Youth Soccer Players Are Still Kids
A global sports psychologist and author specializing in soccer, Dan Abrahams is based in England and has helped hundreds of professional soccer players – many of them who play in the English Premier League (EPL). Working with players from Crystal Palace, QPR, Fulham, and West Ham United among other clubs, Abrahams helps players reach their potential.
Abrahams is a columnist for SoccerToday and we asked him for his thoughts on the mania of the multi-billion dollar youth sports industry and the intense focus to develop youth soccer players into professional players. Here are his thoughts.
DAN ABRAHAMS ON WHAT SOCCER PARENTS NEED TO KNOW
There is a lack of convincing evidence that because you are highly competent at an activity at an early age, you will be world leading in that activity in adulthood.
In simple terms, just because a youth soccer player is great, it doesn’t mean he or she will grow up to be the next superstar.
There are also complex psychological dynamics at play.
Life is never linear, and what a child wants and loves at 10 years old rarely remains the same at 13, 15 and 18 years old.
With this in mind I would argue that children need to be given space to try different things, explore, make mistakes, enjoy competing and create a blueprint for dealing with failure.
There is some scientific evidence to suggest that early specialisation in a single sport can lead to burnout and injury. And, if you speak with some of the world’s leading experts on child development within a sport setting, I could take an educated guess that they would all recommend a child enjoying and competing across a range of sports.
Having a goal of being a professional athlete from a very early age sounds exciting, but dedication to a single craft at such a young age can lead to complex psychological dynamics.
The child who engages in one sport in an overly intense way will likely wrap their identity around the sport.
Play bad and they feel down or worse still worthless and possibly depressed.
Their sport becomes who they are – this may not be the kind of upbringing that is conducive to become a high functioning adult.
The child who engages in one sport with the addition of parental pressure probably won’t develop the kind of autonomy that’s important in adult life.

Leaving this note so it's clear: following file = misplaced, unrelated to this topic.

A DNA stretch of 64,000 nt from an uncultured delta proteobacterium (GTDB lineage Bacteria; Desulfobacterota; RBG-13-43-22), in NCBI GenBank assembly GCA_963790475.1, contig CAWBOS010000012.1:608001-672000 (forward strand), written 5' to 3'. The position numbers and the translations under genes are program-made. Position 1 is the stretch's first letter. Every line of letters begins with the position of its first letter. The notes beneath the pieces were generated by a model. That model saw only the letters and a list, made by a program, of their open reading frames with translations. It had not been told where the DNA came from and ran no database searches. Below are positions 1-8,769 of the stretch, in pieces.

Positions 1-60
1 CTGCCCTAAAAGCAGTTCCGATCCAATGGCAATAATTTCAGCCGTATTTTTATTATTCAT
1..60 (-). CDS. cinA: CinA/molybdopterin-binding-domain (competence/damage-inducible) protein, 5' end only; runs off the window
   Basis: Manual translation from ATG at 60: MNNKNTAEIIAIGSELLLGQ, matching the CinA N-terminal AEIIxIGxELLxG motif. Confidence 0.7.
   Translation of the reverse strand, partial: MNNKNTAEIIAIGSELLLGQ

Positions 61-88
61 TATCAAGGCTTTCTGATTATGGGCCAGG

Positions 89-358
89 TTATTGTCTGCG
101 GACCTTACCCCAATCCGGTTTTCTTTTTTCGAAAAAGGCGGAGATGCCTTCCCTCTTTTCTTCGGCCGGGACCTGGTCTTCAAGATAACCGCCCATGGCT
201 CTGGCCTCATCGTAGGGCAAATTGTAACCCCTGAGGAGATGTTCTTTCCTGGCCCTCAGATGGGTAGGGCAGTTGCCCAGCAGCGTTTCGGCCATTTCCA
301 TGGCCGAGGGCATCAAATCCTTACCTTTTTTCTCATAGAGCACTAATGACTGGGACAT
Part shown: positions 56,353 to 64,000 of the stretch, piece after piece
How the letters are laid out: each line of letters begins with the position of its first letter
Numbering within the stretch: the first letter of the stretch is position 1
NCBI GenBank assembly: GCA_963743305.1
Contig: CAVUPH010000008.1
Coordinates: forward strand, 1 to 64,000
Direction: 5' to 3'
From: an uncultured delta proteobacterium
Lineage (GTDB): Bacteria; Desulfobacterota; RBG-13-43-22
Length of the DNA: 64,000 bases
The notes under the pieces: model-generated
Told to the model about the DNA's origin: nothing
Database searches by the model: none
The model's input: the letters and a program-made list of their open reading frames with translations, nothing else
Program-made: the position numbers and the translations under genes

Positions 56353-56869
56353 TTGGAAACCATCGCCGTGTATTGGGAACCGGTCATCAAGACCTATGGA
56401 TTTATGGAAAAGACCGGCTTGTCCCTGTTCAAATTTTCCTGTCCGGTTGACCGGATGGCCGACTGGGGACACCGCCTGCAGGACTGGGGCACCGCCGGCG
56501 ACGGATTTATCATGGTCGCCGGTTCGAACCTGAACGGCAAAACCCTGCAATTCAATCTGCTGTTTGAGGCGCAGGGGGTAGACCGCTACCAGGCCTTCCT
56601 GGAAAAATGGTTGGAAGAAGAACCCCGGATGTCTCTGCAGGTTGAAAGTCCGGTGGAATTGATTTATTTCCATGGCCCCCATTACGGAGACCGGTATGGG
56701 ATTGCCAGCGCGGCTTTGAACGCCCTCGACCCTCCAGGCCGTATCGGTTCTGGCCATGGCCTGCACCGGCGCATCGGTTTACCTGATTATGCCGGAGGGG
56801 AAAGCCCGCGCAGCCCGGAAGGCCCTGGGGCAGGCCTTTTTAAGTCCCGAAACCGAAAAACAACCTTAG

Exploring a range of activities as a child and being able to make choice is an essential blueprint that leads to healthy decision making as an adult. Finally, the child athlete consumed by one sport and pressured into trying to become a professional at the age of 10 may develop a fixed mindset. They’ll likely try to protect their talent and refuse to take risks on the playing field. Why would they want to do anything that could make them fail or look stupid when they’ve been praised all their lives for being so good.
However, we must all remember that parents make decisions for their children based on love and a want for their kids to achieve in life. They look at the very top level of sport, and quite rightly, look at the enormity of challenges it delivers (and lets face it – in sports like swimming and gymnastics early specialisation is a must).
It is understandable that parents feel it right to expose their children to long hours of practice and tough gruelling schedules to help them achieve their child’s dreams. So, while I think it’s important to empathize with parents — it is crititcal to remember the appropriate scientific and experiential evidence that can help people make the very best choices for their families’ lifestyle.
So, while I think it’s important to empathize with parents — it is crititcal to remember the appropriate scientific and experiential evidence that can help people make the very best choices for their families’ lifestyle.
I think the solution lies in a combination of education — so parents can make informed choices. And, a healthy amount of common sense in decision making that incorporates constant feedback from the child in question.
Related Articles: Dan Abrahams on SoccerToday